Researchers at National Cheng Kung University, Taiwan, have shaped micro/nanostructured patterns using a physical process such as vertically sensitive nano-indentation or FIB (described here). These identified SERS-active substrates were applied for the detection or distinction of different viruses.

First, the SERS mechanism on these fibAu patterns is estimated by low-concentration molecular probes as the target molecules with respect to a suitable laser wavelength as the excitation source. Second, these SERS-active fibAu patterns are further optimized by considering geometrical, dimensional and spacing factors.

The results indicate that a hexagon-like fibAu pattern may induce a very high electromagnetic mechanism based on the availability of multiple edges and small curvature. By decreasing the dimensions from 300 to 150 nm, the laser-focused area contains an increasing number of micro/nanostructures and therefore intensifies the excitation of SERS signals.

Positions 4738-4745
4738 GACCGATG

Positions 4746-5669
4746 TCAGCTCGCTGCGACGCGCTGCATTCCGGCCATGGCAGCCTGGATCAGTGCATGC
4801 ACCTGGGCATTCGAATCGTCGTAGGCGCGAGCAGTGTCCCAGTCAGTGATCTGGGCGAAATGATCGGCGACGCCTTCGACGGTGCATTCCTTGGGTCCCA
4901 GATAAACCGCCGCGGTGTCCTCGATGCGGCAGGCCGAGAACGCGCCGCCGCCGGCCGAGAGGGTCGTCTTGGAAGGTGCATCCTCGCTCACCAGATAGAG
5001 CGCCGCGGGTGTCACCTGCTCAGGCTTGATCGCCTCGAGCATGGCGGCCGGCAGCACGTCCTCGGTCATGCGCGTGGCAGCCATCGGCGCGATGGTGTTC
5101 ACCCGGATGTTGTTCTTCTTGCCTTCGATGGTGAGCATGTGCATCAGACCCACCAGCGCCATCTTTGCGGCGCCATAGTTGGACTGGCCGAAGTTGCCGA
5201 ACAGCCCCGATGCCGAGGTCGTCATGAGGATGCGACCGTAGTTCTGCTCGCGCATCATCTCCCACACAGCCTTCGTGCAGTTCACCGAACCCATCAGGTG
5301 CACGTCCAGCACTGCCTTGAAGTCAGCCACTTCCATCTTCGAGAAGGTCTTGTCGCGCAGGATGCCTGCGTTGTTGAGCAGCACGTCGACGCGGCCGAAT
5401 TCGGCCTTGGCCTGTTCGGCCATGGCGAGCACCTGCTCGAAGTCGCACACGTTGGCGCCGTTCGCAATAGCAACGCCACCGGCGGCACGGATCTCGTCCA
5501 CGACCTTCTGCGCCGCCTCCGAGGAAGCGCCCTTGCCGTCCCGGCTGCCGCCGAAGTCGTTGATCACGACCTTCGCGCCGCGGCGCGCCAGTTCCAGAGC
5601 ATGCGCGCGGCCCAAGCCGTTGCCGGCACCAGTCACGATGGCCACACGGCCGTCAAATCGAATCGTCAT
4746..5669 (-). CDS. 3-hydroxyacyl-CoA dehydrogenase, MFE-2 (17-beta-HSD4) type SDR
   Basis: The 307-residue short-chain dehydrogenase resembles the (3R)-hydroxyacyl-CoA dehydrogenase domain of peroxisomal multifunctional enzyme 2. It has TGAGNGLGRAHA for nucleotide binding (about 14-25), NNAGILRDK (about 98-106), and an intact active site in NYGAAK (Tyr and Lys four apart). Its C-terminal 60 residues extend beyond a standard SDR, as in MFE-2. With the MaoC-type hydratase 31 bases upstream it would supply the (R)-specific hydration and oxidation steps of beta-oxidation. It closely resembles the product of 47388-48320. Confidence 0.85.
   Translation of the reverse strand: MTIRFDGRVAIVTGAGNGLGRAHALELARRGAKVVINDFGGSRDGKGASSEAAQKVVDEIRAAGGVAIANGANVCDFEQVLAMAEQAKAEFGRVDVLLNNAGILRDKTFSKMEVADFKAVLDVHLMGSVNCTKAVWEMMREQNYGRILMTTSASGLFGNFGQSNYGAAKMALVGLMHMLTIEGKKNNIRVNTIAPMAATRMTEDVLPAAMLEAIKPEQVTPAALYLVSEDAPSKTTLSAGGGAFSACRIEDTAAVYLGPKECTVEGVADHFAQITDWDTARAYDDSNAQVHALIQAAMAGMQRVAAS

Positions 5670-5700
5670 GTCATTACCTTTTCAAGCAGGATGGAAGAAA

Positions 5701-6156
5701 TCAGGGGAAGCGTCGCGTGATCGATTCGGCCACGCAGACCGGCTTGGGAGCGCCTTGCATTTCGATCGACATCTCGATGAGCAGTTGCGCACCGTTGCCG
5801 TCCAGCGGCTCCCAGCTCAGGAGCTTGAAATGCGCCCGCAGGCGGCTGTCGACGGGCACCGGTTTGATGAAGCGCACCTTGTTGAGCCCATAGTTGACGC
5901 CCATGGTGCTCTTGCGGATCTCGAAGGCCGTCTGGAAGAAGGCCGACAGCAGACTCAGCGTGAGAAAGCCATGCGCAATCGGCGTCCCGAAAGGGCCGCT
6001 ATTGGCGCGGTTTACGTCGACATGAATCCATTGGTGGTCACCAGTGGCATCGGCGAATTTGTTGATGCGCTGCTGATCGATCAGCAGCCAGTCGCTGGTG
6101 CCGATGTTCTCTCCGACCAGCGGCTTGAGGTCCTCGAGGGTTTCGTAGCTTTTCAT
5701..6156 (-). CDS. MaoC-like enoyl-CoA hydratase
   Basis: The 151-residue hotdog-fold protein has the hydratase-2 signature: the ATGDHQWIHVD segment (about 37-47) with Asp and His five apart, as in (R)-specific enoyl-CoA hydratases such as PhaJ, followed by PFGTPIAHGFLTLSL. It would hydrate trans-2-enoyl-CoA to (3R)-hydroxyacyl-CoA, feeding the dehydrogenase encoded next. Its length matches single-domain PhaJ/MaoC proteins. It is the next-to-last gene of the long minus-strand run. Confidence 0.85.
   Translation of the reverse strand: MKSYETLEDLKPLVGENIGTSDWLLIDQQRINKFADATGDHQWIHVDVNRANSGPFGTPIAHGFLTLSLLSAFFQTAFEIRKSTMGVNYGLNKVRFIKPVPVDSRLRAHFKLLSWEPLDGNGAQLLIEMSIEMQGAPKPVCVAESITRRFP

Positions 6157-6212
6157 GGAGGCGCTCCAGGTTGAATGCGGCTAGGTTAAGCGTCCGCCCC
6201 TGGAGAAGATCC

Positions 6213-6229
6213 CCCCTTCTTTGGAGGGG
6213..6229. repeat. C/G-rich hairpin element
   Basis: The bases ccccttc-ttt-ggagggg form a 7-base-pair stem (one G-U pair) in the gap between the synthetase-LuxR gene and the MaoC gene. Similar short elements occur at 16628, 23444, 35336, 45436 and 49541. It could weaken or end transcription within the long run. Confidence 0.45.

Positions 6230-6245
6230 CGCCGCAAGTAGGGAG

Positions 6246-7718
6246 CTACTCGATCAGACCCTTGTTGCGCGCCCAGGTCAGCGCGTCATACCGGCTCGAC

If the geometry and dimensions of the micro/nanostructures are optimized, the relative intensity/surface area value may reach a maximum as the spacing approaches 22 nm. However, an exponential decrease is found as the spacing increases, which most probably results from the loss of electromagnetic effect.

Comparing the factors of geometry, dimension and spacing between two micro/nanostructures, a statistical analysis indicates that spacing is the dominant factor for the effect of SERS.

Third, the optimized fibAu pattern has been experimentally configured to detect the influenza virus. Based on the resulting SERS spectrum, the major part of the fingerprint information from the outermost surface of the influenza virus can be clearly assigned.

Accordingly, the group will now tailor these fibAu patterns and enable them for fast-screening detection of size-dependent or envelop-sensitive viruses.

The researchers presented their work in the journal Nanotechnology.